Drunken Robot Pornography
A Post-Mortem Design and Product Audit
Drunken Robot Pornography (DRP), a first-person shooter by Dejobaan Games, creates a unique atmosphere that combines humor, exciting gameplay, and impressively unique enemies. While there are several fundamental issues, the game is generally well designed, polished, and enjoyable. While the majority of issues with the game itself surround lacking or overly light features, there have also been missed opportunities with the project that likely limited sales potential. If both areas are addressed, we see no reason why there wouldn’t be a resurgence of interest in DRP and Dejobaan Games as a whole.
DRP initially released on Steam with a $14.99 price tag with a 20% discount on the first week, while Dejobaan Games ran a series of live streaming events surrounding the launch to increase interest and visibility. Ever since, there hasn’t been significant community or media attention but reviews were positive overall, averaging around 65–70 out of 100 (66/100 on Metacritic at the time of writing). We believe that if the suggestions in this document are taken into strong consideration moving forward, significantly higher scores would be attainable as well as new and sustainable revenue streams.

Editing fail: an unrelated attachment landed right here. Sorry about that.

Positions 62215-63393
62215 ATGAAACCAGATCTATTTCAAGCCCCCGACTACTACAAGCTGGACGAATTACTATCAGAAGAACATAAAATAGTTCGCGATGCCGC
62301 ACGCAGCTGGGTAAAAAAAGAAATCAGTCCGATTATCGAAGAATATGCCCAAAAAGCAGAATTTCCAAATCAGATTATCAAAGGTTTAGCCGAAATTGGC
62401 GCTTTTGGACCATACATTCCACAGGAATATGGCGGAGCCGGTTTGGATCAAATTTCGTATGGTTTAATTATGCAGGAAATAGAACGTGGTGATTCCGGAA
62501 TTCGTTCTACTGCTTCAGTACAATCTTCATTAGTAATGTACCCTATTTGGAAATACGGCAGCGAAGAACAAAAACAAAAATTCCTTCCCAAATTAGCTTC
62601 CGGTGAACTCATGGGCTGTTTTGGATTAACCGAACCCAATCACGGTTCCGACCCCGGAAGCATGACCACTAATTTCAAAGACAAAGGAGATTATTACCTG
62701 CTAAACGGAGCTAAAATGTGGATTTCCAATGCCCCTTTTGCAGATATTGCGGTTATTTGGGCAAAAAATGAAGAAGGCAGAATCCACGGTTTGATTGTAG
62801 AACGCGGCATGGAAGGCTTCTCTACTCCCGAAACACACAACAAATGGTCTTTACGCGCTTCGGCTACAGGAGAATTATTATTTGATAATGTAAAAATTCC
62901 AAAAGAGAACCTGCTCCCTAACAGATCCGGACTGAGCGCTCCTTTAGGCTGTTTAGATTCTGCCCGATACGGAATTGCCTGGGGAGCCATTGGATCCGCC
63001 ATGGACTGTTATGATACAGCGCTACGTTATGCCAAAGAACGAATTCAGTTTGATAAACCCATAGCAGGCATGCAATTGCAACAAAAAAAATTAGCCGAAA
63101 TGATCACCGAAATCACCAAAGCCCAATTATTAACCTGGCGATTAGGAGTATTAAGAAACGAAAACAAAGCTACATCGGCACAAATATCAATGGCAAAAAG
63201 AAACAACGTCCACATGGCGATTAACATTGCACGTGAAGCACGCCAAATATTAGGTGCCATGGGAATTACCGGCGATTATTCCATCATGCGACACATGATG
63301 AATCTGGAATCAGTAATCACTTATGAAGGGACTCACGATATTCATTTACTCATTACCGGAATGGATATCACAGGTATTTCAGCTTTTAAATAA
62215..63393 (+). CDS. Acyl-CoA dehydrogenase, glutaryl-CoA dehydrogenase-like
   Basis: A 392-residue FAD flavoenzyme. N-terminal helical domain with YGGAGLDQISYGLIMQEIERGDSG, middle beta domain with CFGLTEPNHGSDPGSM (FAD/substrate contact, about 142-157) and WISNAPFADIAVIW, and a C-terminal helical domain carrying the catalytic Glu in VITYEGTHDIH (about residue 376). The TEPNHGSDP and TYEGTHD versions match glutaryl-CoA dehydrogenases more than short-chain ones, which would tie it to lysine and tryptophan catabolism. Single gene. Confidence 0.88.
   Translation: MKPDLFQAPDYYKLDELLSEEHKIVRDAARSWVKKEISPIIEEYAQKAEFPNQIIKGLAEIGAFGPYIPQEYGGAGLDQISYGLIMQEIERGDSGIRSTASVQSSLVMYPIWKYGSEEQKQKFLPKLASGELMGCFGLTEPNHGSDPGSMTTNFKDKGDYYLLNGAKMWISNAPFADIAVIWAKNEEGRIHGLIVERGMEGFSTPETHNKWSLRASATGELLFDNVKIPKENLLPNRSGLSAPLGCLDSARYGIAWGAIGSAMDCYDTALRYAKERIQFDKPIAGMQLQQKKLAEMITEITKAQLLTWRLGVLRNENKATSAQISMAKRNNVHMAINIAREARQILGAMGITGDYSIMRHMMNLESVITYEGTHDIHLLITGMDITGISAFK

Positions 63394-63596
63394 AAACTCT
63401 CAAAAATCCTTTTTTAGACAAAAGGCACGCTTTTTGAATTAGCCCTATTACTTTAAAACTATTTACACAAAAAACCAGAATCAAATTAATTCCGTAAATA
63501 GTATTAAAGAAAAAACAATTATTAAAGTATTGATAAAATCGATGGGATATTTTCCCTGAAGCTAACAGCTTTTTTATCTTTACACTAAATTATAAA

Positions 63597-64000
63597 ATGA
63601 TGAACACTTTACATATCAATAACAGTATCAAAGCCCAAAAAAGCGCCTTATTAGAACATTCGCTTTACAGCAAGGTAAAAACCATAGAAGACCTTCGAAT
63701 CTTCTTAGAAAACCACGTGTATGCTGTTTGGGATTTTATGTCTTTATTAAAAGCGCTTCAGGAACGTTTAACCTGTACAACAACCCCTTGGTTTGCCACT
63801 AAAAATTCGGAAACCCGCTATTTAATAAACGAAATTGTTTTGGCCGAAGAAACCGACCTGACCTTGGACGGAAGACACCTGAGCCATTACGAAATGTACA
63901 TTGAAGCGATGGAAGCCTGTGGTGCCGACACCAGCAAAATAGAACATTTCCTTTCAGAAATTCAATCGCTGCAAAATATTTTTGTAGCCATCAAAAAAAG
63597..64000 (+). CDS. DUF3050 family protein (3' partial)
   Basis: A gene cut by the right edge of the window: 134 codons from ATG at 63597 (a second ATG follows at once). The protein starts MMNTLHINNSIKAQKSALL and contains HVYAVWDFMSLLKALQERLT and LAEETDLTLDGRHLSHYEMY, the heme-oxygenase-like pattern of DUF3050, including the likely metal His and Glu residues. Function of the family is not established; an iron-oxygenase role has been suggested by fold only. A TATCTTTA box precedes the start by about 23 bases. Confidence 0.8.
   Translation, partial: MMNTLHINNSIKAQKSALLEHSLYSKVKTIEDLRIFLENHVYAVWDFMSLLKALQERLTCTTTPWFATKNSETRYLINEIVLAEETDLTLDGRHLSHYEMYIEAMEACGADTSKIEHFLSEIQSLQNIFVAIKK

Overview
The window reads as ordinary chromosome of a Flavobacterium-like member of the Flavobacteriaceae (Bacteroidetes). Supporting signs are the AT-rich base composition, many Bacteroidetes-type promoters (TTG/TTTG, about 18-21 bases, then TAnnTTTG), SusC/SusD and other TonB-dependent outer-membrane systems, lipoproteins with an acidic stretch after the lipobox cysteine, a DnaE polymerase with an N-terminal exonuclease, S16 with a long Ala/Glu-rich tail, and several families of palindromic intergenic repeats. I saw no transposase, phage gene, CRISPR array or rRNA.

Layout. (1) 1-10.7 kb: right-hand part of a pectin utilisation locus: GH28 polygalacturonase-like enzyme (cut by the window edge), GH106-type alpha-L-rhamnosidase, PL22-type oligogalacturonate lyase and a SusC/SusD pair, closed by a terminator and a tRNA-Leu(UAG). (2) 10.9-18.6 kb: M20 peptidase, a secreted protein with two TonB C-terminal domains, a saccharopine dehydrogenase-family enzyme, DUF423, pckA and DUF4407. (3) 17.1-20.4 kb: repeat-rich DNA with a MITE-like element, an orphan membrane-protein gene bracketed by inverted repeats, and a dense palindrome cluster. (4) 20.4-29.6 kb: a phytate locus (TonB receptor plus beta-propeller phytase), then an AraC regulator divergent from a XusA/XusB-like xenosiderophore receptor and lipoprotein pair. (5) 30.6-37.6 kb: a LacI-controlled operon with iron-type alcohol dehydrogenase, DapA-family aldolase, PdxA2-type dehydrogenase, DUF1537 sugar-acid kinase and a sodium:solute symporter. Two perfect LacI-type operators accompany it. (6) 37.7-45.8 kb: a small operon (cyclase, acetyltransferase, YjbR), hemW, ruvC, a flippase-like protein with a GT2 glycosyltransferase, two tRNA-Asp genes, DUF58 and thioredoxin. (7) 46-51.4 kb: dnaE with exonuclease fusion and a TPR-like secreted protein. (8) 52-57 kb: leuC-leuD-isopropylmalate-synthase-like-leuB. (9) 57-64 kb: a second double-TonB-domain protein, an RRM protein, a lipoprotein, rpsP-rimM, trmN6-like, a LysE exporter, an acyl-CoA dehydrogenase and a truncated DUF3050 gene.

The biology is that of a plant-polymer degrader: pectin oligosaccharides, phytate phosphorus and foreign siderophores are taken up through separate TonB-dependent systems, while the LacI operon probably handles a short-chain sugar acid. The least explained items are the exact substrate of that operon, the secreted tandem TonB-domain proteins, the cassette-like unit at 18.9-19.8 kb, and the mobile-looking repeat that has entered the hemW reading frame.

Drunken Robot Pornography ultimately provides the player with an energetic and entertaining single-player experience. It effectively utilizes simplicity (with some instructional loading screens) to teach the player basic controls. While the early game difficulty ramp is far from steep, there are several elements that lacked proper instruction and could potentially prove to be frustrating for inexperienced gamers (for example, the fact that turrets are indestructible or the behavior of spam mobs). Thankfully, the fast paced nature of the game coupled with the visually exciting design should leave most players unaware of the lack of direction.
To summarize our six points of focus in a single thought, DRP features exciting and attractive, yet shallow, gameplay that ultimately suffers from lack of sophistication and commitment to visibility and proliferation of online content.